The contemporary wave of anti-trans bathroom legislation—part of anti-trans lawfare—across the United States cannot be disimbricated from the legacy of racial slavery and the criminalization of trans survival. The bathroom, with its gender-binary regime of sexual difference, is one of the signatures—along with hyper-incarceration, mass deportation, and racial capitalism—of the afterlife of slavery. The bathroom signs of the Jim Crow era referred to “men,” “women,” and “colored,” dramatizing how the Lacanian “sexed body” is always already a racialized body and a colonized body, and how Black and/or Indigenous peoples have always figured as sexual and gender outlaws to be disciplined and punished… Hortense Spillers draws a distinction between the body, meaning selfhood and subjectivity and the flesh, which is pre-discursive material and a zone of non-personhood, a state of abjection—a word derived from Latin meaning “to be cast down.” Spillers moves us from the somapolitics of the body of the racial-colonial category of the human to the flesh of the commodity—flesh as a mark that cojoins blackness and animality as property. In Spiller’s theorization, there is a transfer of scale through the anatomo-political violence of colonialism and racial slavery, which renders the body flesh via racial capitalist logics of commodification….Spillers emphasizes the violence of the Middle Passage, during which commodity personhood is torn asunder and relinquished and the person is reduced to the flesh. Spiller’s hermeneutics names this a process of de-subjectification. Under capitalism—which is always already racial—the Black body and the animal body are fused symbolically, and both are rendered as disposable. As Spillers makes clear, this flesh is also “ungendered”... (Gossett, 2017)
Legal scholar Graham Dutfield has observed that the early development of steroid hormone production methods drove a key shift in intellectual property law to allow for the patenting of things previously considered, “natural.” Prior to the successful patenting of early forms of steroid hormones, precedent had been set by several US supreme court cases deciding that chemicals extracted from or which were synthetic copies of naturally occurring molecules produced within organisms were not patentable. So what changed with the introduction of exogenously produced hormones? The shift in the court’s understanding of naturality vs. artificiality or inventiveness seems largely to have been driven by economic and political factors (Dutfield, Patents on Steroids 2011).
As soon as hormones were found to have commercial potential, industry faced the challenge of how to mass-produce them. This was obviously a scientific matter, but it was also a business issue and an intellectual property one. Both production pathways of extraction and hormone synthesis turned out to be equally capable of resulting in patentable subject matter. This was so even when said matter was based on a substance produced by an organism or else was a laboratory-produced copy of one. This set a historic precedent for the patenting of “natural” things like antibiotics, genes, cells, microbes, plants and animals. Thus, the patenting of hormones helped allow us to conceive of biotechnological products as patentable inventions. (Dutfield, Patents on Steroids 2011)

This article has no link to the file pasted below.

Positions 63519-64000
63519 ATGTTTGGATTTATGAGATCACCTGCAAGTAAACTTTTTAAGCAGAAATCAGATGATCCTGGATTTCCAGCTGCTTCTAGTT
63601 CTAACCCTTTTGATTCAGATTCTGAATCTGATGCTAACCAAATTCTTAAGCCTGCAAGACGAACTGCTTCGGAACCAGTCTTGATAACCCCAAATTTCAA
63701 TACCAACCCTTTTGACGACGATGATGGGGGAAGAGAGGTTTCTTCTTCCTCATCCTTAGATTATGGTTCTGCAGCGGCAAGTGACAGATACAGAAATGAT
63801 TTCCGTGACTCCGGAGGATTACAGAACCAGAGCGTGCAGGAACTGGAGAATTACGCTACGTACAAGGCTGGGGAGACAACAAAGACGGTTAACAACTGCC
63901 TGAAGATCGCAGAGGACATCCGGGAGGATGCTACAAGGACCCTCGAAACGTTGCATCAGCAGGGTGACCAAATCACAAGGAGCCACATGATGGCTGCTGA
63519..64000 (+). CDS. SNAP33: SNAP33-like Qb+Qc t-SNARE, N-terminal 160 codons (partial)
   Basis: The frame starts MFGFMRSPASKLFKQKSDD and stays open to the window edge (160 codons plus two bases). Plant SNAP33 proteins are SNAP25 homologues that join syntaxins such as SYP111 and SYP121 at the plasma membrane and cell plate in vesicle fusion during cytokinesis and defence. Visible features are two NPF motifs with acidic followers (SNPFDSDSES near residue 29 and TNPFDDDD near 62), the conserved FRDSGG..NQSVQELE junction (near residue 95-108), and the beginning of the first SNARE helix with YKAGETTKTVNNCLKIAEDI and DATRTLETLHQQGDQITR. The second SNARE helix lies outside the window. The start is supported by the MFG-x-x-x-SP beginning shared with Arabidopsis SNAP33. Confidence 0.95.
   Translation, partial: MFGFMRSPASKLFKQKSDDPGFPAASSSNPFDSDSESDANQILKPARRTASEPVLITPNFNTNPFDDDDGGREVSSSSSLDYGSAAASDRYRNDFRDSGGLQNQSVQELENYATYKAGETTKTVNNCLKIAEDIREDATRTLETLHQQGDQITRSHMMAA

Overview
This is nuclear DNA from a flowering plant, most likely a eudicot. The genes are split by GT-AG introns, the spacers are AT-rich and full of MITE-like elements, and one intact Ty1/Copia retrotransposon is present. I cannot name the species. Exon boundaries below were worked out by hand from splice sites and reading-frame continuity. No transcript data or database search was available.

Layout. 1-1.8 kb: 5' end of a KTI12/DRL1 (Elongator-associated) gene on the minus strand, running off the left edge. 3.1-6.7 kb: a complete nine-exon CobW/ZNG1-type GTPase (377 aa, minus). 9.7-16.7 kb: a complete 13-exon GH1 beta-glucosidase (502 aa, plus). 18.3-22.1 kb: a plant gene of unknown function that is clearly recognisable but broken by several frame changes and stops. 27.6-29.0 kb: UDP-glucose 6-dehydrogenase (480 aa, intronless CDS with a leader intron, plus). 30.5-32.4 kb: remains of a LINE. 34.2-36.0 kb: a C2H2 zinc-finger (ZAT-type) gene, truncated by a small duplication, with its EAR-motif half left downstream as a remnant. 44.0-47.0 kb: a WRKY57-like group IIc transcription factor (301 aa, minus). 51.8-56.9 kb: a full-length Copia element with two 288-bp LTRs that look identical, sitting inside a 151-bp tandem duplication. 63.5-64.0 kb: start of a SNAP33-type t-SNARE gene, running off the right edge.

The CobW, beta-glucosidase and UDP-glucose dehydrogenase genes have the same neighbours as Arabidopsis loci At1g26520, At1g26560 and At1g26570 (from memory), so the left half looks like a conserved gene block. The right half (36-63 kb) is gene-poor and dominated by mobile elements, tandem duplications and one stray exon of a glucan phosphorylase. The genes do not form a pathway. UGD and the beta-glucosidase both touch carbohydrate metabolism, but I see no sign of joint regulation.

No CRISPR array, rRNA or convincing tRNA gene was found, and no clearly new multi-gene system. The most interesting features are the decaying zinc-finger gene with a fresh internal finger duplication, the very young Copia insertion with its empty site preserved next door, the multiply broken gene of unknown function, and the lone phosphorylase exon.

Today, all patents on specific molecular forms such as testosterone, or 17beta-Estradiol have lapsed. Current ownership claims are instead staked on specific methods of producing these chemicals, methods of preparing and dosing, or delivery methods (such as transdermal creams, patches, or injectable formulations). Dutfield concludes that, “[t]oday, we are living with the legacy of the hormones era” indicating the role they played in the mutual evolution of science, business, and intellectual property law by creating a pathway for current ownership claims of, “genes, cells, microbes, plants and animals.” In this way, the historical development of hormone production tech is deeply implicated in the expansion of neocolonial systems of ownership which, as Dutfield has also noted, are designed to, “give rights to those who can translate ritual knowledge into ‘the language of science.’ Whether or not this translation requires much inventive input, or that anything new is actually created” (Dutfield, A Critical Analysis 2011). This effectively facilitates ownership claims (past and present) by westerners over indigenous or “traditional” knowledges at the same time that the ecosystems which gave rise to the rich biodiversity and inter-species life ways mined for profit have been decimated by the extractivist brutalism of capitalist economies (Mgbeoji, 2006).